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Francesca Santamaria, Sara De Stefano, Silvia Montella, Federico Barbarano, Paola Iacotucci, Roberto Ciccarelli, Matteo Sofia, Mauro Maniscalco
Med Sci Monit 2008; 14(2): CR80-85
Several studies reported low nasal nitric oxide (nNO) levels in subjects with primary ciliary dyskinesia (PCD) and proposed nNO measurement as a diagnostic tool to screen for the disease. All these reports used the aspiration nNO method. The goal of this study was to evaluate nNO in patients with PCD using different methods of NO measurement, including continuous aspiration, silent exhalation, and single-breath humming exhalation, which increases NO wash-out from the paranasal sinuses to the nose.
Material and Method: Fourteen patients with established diagnosis of PCD and 14 healthy controls (HC) were examined. Oral and nasal NO levels were measured by chemiluminescence. Each subject performed NO measurement in triplicate during oral exhalation, nasal aspiration (nNOasp), nasal exhalation (nNOexh), and single-breath humming (nNOhum).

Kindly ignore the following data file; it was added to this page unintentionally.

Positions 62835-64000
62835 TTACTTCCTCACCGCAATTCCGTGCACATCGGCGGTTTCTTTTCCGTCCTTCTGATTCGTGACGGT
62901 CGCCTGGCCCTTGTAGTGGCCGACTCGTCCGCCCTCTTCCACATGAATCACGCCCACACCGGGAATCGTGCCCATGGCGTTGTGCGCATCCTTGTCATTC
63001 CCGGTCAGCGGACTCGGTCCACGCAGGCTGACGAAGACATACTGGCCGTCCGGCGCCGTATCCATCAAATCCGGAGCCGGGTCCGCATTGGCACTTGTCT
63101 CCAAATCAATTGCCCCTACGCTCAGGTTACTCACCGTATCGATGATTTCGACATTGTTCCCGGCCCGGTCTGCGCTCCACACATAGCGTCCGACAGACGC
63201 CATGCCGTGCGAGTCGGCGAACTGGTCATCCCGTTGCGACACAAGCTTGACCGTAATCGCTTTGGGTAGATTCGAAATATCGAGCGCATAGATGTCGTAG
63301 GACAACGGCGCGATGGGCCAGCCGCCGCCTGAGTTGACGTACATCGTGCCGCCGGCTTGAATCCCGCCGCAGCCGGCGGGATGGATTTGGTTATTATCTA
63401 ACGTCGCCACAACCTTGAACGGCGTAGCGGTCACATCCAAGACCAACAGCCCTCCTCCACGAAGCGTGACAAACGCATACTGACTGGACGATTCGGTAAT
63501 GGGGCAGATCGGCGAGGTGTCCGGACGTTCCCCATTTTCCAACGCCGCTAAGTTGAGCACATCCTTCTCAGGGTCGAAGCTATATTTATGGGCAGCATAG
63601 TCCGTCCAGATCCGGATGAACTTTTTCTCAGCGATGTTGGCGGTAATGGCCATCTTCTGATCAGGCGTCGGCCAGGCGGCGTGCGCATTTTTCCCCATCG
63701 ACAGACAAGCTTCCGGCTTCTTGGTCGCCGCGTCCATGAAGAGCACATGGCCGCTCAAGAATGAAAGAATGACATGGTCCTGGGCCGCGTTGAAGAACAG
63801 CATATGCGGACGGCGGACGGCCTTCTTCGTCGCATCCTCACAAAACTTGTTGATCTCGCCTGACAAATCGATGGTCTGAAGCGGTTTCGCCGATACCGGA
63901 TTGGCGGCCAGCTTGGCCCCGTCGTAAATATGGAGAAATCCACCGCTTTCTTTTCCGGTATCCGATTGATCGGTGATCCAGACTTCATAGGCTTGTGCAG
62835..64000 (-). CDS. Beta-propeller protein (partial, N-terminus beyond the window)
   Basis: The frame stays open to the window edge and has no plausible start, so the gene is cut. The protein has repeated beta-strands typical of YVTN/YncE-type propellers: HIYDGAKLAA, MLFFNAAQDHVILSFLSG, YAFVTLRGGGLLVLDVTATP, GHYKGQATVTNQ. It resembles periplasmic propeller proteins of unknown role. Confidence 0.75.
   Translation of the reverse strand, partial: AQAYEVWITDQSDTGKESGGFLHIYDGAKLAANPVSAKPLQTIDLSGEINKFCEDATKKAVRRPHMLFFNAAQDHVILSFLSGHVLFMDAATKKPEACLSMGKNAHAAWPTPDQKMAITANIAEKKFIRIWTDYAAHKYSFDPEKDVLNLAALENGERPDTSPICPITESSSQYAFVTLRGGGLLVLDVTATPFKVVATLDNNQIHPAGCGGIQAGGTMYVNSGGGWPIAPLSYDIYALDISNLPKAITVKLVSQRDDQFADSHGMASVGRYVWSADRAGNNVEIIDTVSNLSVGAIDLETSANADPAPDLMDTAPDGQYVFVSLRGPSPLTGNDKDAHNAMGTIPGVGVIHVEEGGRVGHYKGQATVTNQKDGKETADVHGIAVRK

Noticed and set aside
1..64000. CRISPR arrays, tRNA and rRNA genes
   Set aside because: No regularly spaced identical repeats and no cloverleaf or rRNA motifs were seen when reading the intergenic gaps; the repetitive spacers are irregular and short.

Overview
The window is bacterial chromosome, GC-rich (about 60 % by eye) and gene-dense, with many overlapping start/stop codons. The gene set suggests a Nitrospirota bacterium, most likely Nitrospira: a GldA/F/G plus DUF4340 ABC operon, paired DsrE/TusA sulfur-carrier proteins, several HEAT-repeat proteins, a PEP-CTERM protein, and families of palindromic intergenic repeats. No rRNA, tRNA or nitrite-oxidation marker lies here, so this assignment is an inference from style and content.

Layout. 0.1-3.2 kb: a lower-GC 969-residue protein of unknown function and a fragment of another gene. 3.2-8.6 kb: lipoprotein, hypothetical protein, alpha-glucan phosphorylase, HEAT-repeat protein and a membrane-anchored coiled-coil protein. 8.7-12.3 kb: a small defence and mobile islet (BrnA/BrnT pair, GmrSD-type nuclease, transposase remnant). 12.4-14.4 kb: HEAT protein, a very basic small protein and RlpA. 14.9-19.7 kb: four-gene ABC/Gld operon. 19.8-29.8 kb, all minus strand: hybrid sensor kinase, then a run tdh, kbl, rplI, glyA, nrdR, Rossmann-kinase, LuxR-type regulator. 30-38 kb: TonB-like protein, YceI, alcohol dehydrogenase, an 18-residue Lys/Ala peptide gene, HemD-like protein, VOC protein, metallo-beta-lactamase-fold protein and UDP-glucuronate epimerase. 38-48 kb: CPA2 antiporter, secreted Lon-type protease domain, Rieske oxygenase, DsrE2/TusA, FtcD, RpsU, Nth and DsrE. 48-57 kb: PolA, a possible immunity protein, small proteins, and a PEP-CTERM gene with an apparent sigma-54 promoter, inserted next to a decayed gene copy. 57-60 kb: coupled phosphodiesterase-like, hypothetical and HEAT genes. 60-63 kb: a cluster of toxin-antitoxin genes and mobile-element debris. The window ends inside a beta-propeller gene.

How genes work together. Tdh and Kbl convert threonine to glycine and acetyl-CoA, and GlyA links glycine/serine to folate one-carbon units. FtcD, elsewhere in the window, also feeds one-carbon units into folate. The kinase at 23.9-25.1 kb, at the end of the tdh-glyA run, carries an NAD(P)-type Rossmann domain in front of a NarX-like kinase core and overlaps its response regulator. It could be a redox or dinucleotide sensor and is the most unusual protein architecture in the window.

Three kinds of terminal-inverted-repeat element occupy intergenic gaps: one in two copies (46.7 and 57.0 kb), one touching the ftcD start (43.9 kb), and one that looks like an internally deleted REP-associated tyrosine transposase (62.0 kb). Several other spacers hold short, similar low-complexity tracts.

Results: The median nNOasp value (95% confidence interval) was 11.6 (7.2-19.1) ppb in PCD and 321.8 (270.6-510.6) ppb in HC (p<0.001). The nNOexh value was 2.2 (1.3-3.1) in PCD and 31.8 (26.6-47.2) ppb in HC (p<0.001). Patients with PCD had lower nNO than HC during the last 80% of the exhalation throughout humming, i.e. 2.8 (2.2-4.3) ppb vs. 212.4 (158.7-244.8) ppb (p<0.001), and did not show a clear nNO peak. All nasal NO measurements had excellent specificity and sensitivity in detecting PCD compared with the healthy controls.
Conclusions: nNO is consistently low in PCD with good specificity and sensitivity whatever the method used for NO measurement. The extremely low levels of nNO during humming support the notion that NO is defective in the paranasal sinuses in PCD.